Graffiti Art on the Parkland Walk

Anyone familiar with the Parkland Walk will know about the brick railway arches that make ideal canvasses for graffiti artists. I used to think that spray cans were wielded by local young people who use the Cape Play and Youth Project, but I now realise the arches attract graffiti artists from across London who want to make their mark one way or another.

Walking underneath the arches last week I met Nil, from Marseille, who moved to London a year ago to work in advertising. I talked to him about his art: “I’ve been interesting in painting all my life and became obsessed by graffiti when a friend introduced me to it when I was 18.”

Nil was taking some paintings to a friend who works as a framer in Crouch End when she told him about the graffiti wall.

Talking to Nil about his art: Photo credit – Michele Monticello
Underneath the arches: Photo credit – Michele Monticello

I asked him what the graffiti meant and he said that he always paints in light blue and pink: “I love these colours and last year I chose them to mark my work. It should be more recognisable now.” Who is Ben, I wanted to know. “He’s a friend of mine. I’ve also signed this with my own name and the date,” he said, indicating his signature.

Nil painting underneath the arches: Photo credit – Michele Monticello
Nil’s graffiti

“This is a new place for me. I usually paint at the wall surrounding the Trellick Tower in North West London near my home.” The Trellick Tower wall is one of the three legal graffiti sites in London, the other two being Stockwell Hall of Fame and the Leake Street tunnel at Waterloo.

Trellick Tower Graffiti Wall

Further along I examined a menacing masked figure clad in black and red armour with the hashtag #do1cancer. I’m intrigued so when I’m back home I do a bit of searching to enlighten me, finding that do1cancer is a group of graffiti artists who organise events to raise money for cancer charities.


Concern about graffiti along the Parkland Walk has been raised by users. However, most complaints are about the ‘tagging’ or non-artistic variety rather than the artistic graffiti underneath the bridges. So it’s a controversial issue, but the graffiti is tolerated because probably most people would agree that the wall paintings brighten up the dark arches.

Thanks to who shared his photos with me.


Blossom in Stroud Green

Amelanchier Lamarckii

It was my birthday on April 1st (no joke!) and as it was a sunny day I took myself off to snap photos of the lovely blossom around Stroud Green. The first tree I snapped was the one above.  The Amelanchier is also known as Snowy Mespilus because of its delicate snow-white blossom.  There are a group of them on the space in front of Vagabond Cafe on Stroud Green Road. Blooming only for  a week, they always burst forth on my birthday. Another name for this beautiful tree is the Juneberry tree because of the small blue-black berries which fruit in June.  They are edible and apparently taste rather like blueberries although I’ve never tried them. I have one in my garden and I can time the ripening of the berries as enthusiastic wood pigeons rustle and flap among the branches as they munch their dinner. The tree has all year round beauty – in autumn the leaves turn a rich dark red colour.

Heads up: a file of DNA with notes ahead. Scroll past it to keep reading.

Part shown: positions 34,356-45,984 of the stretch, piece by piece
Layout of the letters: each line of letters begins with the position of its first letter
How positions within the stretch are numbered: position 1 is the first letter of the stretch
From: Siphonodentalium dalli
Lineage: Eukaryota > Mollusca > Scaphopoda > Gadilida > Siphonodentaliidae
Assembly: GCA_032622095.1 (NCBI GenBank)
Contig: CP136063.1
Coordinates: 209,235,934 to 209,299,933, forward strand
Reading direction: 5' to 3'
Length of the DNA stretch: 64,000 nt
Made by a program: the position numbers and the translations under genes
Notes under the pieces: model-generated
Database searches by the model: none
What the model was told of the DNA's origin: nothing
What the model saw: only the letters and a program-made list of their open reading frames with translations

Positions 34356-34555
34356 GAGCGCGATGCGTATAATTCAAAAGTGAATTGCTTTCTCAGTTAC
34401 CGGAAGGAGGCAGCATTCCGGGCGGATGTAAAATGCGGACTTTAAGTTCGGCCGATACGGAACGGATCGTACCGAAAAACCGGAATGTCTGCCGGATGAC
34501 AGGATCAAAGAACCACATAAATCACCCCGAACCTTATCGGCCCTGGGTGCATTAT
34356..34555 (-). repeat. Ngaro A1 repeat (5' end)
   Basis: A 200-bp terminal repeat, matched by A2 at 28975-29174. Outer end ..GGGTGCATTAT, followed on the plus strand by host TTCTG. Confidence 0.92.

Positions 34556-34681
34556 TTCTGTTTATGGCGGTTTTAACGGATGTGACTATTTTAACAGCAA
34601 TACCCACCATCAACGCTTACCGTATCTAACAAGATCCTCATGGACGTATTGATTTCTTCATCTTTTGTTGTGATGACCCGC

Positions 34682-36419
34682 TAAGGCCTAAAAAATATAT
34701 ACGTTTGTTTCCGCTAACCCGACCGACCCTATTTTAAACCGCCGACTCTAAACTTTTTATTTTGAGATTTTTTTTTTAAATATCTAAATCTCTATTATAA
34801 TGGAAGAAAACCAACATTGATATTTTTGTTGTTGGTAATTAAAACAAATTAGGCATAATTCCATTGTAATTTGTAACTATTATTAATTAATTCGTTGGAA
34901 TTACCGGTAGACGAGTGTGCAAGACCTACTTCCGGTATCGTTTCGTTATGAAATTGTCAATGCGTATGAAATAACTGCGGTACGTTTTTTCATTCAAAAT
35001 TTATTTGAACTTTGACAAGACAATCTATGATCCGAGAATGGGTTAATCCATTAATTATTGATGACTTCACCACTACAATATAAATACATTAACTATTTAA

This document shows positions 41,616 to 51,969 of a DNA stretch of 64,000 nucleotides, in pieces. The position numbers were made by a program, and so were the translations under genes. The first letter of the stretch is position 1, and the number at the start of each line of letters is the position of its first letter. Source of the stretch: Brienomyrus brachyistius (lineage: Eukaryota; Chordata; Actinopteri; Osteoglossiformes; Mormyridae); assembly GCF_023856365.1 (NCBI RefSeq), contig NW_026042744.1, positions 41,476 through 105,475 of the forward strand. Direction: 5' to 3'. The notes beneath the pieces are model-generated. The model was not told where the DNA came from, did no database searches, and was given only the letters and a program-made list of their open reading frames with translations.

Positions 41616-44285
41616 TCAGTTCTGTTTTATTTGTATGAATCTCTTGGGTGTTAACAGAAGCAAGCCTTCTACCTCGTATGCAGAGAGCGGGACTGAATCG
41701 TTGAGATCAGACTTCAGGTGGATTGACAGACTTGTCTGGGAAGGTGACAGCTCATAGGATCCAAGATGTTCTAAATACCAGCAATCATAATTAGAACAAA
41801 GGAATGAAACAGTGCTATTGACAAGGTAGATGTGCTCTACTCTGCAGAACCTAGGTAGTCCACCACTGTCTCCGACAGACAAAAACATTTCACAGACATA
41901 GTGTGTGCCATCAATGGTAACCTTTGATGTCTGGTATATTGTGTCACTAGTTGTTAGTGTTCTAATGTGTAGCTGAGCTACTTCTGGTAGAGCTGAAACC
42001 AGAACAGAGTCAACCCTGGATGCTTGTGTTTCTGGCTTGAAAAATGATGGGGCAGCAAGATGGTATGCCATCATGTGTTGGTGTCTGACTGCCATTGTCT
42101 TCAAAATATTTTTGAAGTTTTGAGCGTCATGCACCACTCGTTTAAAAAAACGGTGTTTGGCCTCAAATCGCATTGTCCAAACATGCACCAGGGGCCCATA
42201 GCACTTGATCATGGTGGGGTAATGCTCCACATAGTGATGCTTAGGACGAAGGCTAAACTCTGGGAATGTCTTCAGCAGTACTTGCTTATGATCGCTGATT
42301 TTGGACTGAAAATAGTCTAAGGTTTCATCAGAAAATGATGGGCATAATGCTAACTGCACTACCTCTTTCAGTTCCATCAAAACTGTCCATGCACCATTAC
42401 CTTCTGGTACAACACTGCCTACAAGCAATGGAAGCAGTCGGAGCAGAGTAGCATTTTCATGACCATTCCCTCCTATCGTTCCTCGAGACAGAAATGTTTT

My blossom tour included Stapleton Hall Road and Mount View Road.  Walking up Stapleton Hall Road a woman stopped me to complement me on my bright pink fleece.  Arriving on Mount View Road two Portuguese women getting into their car stopped to chat and we got into a conversation about Easter traditions in Portugal where they scatter blossoms on the doorsteps.  I continued on my way and as their car passed me the driver rolled down her window and gave me a medallion of the Virgin Mary which she had blessed for me.  Hmm! But still, both encounters show how friendly people are round here.

Flowering cherry
Damson blossom along the Gospel Oak-Barking railway at the bottom of my garden. Mmm damson jam in autumn!
Photinia hedge – known as Red Robin because of its glossy red leaves in spring. Blossom is fairly insignificant but it’s a popular hedge in Stroud Green.
Camellia shrub in bud – the colour of my fleece!
A beauty of a camellia against a corner wall
Chaenomeles or ornamental quince – grown for its flowers rather than its fruit
Spring flowering clematis
Virburnum tinus – early flowering virburnum
A very neatly pruned forsythia – mostly they tend to straggle
Magnificent magnolia
And lastly my own fluorescent rhodie – rather early this year



Met’s Gents Hair Salon

When my hair began to fall out in the shower after my first bout of chemotherapy I took myself off to Met’s Hair Salon to get my head shaved. I thought it would be less distressing than having hair fall out in clumps over a period of several weeks. That’s when I met Metin, who’s from Gaziantep in south east Turkey. He bought the Stroud Green business eleven years ago from a Greek couple who were retiring. He’s assisted by Ali who is learning the trade.

Metin has been a barber for twenty years, first training in Turkey.

“I love my job,” he says with a smile. “I like the mixed community here in Stroud Green. You get educated with people’s different opinions and views.”

I ask him what he likes best about talking to people and he admitts he loves to discuss football. I’m glad he’s an Arsenal supporter, as am I!

I wonder whether he gets many women in the shop and he says he has quite a few female customers, partly because of the price and partly because he knows how to cut short hairstyles. “These days many women like short hair whereas the men are going for longer cuts,” says Metin.